Object Recognition and Scene Understanding
We present a new large-scale dataset that contains a diverse set of stereo video sequences recorded in street scenes from 50 different cities, with high quality pixel-level annotations of 5000 frames in addition to a larger set of weakly annotated frames. The dataset is thus an order of magnitude larger than similar previous attempts. Details on annotated classes, example images and more are available at this webpage.
Detection proposals allow to avoid exhaustive sliding window search across images, while keeping high detection quality. We provide an in depth analysis of proposal methods regarding recall, repeatability, and impact on DPM, R-CNN, and Fast R-CNN detector performance.
We introduce a novel metric, the average recall (AR), which rewards both high recall and good localisation and correlates surprisingly well with detector performance. Our findings show common strengths and weaknesses of existing methods, and provide insights and metrics for selecting and tuning proposal methods.
We exploit the piece-wise differentiability of HOG descriptor to facilitate differentiable vision pipelines. We present our implementation of ∇HOG based on the auto-differentiation toolbox Chumpy and show applications to pre-image visualization and pose estimation which extends the existing differentiable renderer OpenDR pipeline.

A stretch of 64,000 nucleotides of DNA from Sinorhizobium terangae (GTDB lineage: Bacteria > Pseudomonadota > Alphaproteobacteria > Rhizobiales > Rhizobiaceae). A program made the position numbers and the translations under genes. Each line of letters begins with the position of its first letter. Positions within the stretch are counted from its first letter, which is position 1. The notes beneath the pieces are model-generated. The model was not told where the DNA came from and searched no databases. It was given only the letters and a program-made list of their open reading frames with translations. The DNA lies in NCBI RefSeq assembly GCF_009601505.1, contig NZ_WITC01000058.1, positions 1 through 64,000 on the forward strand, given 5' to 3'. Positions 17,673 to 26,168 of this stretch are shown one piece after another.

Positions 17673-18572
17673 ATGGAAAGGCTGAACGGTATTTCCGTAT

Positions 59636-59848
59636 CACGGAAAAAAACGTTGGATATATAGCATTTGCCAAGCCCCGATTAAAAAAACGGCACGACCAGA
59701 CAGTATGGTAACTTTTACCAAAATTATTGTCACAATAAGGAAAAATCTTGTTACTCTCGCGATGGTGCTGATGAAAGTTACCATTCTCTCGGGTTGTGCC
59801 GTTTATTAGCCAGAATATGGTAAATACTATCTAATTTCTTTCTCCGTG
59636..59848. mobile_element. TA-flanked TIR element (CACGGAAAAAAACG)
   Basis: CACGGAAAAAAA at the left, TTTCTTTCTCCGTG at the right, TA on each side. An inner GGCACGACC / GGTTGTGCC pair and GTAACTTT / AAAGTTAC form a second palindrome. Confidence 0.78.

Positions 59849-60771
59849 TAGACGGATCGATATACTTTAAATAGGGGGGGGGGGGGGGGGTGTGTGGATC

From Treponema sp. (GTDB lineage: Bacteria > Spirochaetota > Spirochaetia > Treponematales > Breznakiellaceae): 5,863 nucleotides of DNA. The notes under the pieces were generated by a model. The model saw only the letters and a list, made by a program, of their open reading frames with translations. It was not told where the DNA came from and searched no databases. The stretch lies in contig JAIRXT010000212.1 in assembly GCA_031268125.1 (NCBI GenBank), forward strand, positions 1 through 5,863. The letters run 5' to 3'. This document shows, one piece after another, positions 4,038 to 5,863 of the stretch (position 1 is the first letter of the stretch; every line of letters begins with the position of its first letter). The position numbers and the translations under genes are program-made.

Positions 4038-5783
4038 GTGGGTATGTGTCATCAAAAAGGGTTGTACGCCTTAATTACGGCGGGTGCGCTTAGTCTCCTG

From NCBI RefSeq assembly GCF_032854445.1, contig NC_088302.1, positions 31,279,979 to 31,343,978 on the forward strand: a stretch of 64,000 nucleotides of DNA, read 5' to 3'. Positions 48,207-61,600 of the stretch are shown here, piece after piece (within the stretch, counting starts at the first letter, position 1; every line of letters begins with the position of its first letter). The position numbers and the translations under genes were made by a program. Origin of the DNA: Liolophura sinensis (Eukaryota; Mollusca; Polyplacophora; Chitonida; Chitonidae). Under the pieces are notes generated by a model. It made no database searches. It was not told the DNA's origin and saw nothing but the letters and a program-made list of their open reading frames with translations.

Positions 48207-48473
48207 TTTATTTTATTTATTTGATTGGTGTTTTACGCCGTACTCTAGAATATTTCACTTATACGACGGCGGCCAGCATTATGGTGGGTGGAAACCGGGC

In this project we propose a novel object recognition system that fuses state-of-the-art 2D detection with 3D context. We focus on assisting a maintenance worker by providing an augmented reality overlay that identifies and disambiguates potentially repetitive machine parts. In addition, we provide an annotated dataset that can be used to quantify the success rate of a variety of 2D and 3D systems for object detection and disambiguation.
We propose a multitask learning approach (MTL-SDCA) which scales to high-dimensional image descriptors (Fisher Vector) and consistently outperforms the state of the art on the SUN397 scene classification benchmark with varying amounts of training data and varying K when classification performance is measured via top-K accuracy.
We relate the privileged information to importance weighting and show that the prior knowledge expressible with privileged features can also be encoded by instance weights.
Moreover, we argue that if there is vast amount of data available for model selection (e.g. a validation set), it can be used to learn instance weights that allow the Weighted SVM to outperform SVM+.
In this project we have investigated the pooling stage in the Spatial Pyramid Matching (SPM) architectures. In order to preserve some spatial information, typically the SPM methods divide the image into sub-regions in a fixed manner according to some division template (for instance by splitting the image into 2-by-2 non-overlapping sub-regions), and next aggregate statistics separately over such sub-regions. In this work, we question such arbitrary division and propose a method that discriminatively learn the optimal division together with the classifier's parameters. Finally, we have shown experimentally that such optimized pooling stage boosts the overall accuracy in the visual recognition task and therefore cannot be left as an arbitrary choice.